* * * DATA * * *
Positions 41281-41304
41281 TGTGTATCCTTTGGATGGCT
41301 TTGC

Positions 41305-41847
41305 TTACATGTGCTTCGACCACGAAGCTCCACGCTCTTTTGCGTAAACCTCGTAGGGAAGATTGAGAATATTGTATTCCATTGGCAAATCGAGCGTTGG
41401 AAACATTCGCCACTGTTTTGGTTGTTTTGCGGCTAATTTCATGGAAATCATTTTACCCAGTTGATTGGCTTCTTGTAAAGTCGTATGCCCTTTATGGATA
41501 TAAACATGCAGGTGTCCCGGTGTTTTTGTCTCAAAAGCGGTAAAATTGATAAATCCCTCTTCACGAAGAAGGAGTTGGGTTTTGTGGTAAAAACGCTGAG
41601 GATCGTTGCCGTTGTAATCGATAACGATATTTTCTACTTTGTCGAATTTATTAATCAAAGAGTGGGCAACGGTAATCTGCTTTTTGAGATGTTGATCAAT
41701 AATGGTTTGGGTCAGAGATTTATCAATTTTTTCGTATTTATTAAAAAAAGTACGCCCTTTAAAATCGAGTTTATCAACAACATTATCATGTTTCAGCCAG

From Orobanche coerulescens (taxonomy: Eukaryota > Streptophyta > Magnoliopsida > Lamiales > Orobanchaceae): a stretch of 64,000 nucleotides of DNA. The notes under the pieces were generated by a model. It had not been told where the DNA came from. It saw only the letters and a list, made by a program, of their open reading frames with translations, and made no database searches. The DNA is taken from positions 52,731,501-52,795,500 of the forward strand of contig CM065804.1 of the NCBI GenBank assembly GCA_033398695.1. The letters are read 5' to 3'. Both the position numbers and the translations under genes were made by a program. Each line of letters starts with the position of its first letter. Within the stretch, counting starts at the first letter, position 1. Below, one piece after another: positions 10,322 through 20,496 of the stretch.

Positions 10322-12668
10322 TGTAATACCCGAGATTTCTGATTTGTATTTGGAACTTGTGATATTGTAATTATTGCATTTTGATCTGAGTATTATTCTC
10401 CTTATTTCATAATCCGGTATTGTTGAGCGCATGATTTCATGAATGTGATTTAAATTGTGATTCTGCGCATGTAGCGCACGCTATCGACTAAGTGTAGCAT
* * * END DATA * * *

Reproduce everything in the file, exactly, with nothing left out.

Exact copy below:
Positions 41281-41304
41281 TGTGTATCCTTTGGATGGCT
41301 TTGC

Positions 41305-41847
41305 TTACATGTGCTTCGACCACGAAGCTCCACGCTCTTTTGCGTAAACCTCGTAGGGAAGATTGAGAATATTGTATTCCATTGGCAAATCGAGCGTTGG
41401 AAACATTCGCCACTGTTTTGGTTGTTTTGCGGCTAATTTCATGGAAATCATTTTACCCAGTTGATTGGCTTCTTGTAAAGTCGTATGCCCTTTATGGATA
41501 TAAACATGCAGGTGTCCCGGTGTTTTTGTCTCAAAAGCGGTAAAATTGATAAATCCCTCTTCACGAAGAAGGAGTTGGGTTTTGTGGTAAAAACGCTGAG
41601 GATCGTTGCCGTTGTAATCGATAACGATATTTTCTACTTTGTCGAATTTATTAATCAAAGAGTGGGCAACGGTAATCTGCTTTTTGAGATGTTGATCAAT
41701 AATGGTTTGGGTCAGAGATTTATCAATTTTTTCGTATTTATTAAAAAAAGTACGCCCTTTAAAATCGAGTTTATCAACAACATTATCATGTTTCAGCCAG

From Orobanche coerulescens (taxonomy: Eukaryota > Streptophyta > Magnoliopsida > Lamiales > Orobanchaceae): a stretch of 64,000 nucleotides of DNA. The notes under the pieces were generated by a model. It had not been told where the DNA came from. It saw only the letters and a list, made by a program, of their open reading frames with translations, and made no database searches. The DNA is taken from positions 52,731,501-52,795,500 of the forward strand of contig CM065804.1 of the NCBI GenBank assembly GCA_033398695.1. The letters are read 5' to 3'. Both the position numbers and the translations under genes were made by a program. Each line of letters starts with the position of its first letter. Within the stretch, counting starts at the first letter, position 1. Below, one piece after another: positions 10,322 through 20,496 of the stretch.

Positions 10322-12668
10322 TGTAATACCCGAGATTTCTGATTTGTATTTGGAACTTGTGATATTGTAATTATTGCATTTTGATCTGAGTATTATTCTC
10401 CTTATTTCATAATCCGGTATTGTTGAGCGCATGATTTCATGAATGTGATTTAAATTGTGATTCTGCGCATGTAGCGCACGCTATCGACTAAGTGTAGCAT